Harbour Island Fishing

In Harbour Island, there are two types of fishing; deep sea, and bonefishing. Again, as with diving, you can meet some locals with a boat and make your own arrangments with respect to time/price.


Harbour Island sports some of the finest fishing anywhere! In fact, some people refer to Harbour Island as the "Sportfishing Center of the Bahamas." Record catches of tuna, wahoo and marlin have been caught, and prestigious fishing tournaments annually, such as the Bahama Billfish Championship leg on Harbour Island.

The deep waters around Harbour Island host fish such as Blue marlin, dolphin, or mahi-mahi, wahoo, white marlin, and sailfish. To read about these types of fish, go to this webpage. Incidentally, Harbour Island has hosted the Bahamas Billfish Tournament for 12 years in a row.

A number of great fishing sites surround Harbour island. These include Dutch Bar (12 miles from Harbour Island, north of Spanish Wells), Wide Opening (five miles north), Shallow Ground (six miles northeast, off Pierre Island), the Pinnacle (five miles due east), and James Point (18 miles southeast). All of these locations exhibit drop-offs and lots of bottom contour, but the most consistent marlin-producer is James Point, featuring a ledge plunging over 1,000 feet deep where currents swirl over a point of land extending from Eleuthera. Clear, blue water and a wind pushing against the current that creates a rip over the ledge offer prime conditions at James Point. (Source: www.harbourislandmarina.com)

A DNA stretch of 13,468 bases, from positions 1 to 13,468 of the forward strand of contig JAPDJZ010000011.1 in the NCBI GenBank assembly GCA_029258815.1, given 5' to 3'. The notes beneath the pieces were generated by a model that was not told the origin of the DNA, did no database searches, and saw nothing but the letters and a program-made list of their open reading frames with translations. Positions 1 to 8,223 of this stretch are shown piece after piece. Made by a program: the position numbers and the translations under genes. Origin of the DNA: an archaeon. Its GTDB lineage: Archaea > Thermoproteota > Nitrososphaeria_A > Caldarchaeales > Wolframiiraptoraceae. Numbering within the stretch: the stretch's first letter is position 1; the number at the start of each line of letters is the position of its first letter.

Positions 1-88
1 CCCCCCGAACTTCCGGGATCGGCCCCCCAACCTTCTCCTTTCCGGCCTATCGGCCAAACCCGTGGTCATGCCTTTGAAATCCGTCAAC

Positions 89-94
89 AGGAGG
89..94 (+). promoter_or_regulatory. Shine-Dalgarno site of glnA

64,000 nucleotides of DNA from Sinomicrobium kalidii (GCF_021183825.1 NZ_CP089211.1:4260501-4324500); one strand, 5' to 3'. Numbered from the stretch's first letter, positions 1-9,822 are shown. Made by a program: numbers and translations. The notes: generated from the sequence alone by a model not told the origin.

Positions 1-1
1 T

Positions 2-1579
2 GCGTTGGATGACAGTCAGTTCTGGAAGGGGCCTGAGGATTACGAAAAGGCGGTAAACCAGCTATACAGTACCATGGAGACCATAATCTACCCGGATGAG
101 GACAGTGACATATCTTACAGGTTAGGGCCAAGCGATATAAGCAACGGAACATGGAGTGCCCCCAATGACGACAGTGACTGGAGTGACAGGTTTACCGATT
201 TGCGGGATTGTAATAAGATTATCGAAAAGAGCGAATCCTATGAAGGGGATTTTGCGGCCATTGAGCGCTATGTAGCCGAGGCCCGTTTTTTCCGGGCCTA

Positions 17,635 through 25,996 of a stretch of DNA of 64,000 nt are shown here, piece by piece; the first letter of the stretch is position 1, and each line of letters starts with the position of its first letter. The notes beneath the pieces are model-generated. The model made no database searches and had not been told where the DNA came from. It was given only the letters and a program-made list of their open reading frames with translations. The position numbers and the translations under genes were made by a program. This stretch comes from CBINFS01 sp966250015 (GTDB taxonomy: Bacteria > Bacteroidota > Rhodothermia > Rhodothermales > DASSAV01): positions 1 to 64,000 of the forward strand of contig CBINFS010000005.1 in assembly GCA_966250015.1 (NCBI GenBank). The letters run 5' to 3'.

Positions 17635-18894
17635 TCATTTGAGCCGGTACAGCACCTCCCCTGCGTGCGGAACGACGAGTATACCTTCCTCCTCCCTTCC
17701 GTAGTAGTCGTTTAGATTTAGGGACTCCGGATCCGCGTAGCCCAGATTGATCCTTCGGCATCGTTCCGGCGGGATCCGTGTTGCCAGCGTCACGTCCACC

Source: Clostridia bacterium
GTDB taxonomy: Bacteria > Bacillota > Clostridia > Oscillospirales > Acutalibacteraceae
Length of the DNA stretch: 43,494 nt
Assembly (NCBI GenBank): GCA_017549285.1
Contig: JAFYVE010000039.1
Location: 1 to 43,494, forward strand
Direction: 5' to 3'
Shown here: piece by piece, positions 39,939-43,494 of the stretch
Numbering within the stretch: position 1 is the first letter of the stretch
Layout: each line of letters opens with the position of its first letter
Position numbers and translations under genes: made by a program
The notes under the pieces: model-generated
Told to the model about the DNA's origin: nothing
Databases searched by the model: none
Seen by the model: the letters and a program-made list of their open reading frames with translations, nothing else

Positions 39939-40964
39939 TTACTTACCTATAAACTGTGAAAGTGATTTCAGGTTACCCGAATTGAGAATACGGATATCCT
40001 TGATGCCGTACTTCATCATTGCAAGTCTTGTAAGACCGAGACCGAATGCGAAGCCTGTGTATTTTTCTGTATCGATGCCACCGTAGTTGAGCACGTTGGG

Valentines Deep Sea Charters



2) Bonefishing

There are many flats close to Harbour Island, and on the mainland in North Eleuthera. Eleuthera, along with Andros, Long Island, and the Abacos are known as great bonefishing areas, and are world known.

Over 100 miles long, Eleuthera, one of the Bahamas' Out Islands, barely exceeds two miles in width. Firm white-sand flats and shallow water ring the island, perfect for hooking the elusive bonefish. On a clear day, you can wade knee-deep in the water and spot the shimmering scales of the darting bone. The challenge is getting one of these suckers to take your bait. A little patience, a graceful cast just beyond the reach of the school, and a bonefish just might take that fly and run off some 75 yards of line in a couple of seconds. You'll get the feverish feel of what it's like to be connected to a remarkably fast and furious fish

Fox Dive and Fish Shop 333-2323

Devon Sawyer 554-5624

Bonefish Joe 333-2663

Stuart Cleare 333-2072

Herman Higgs 333-2372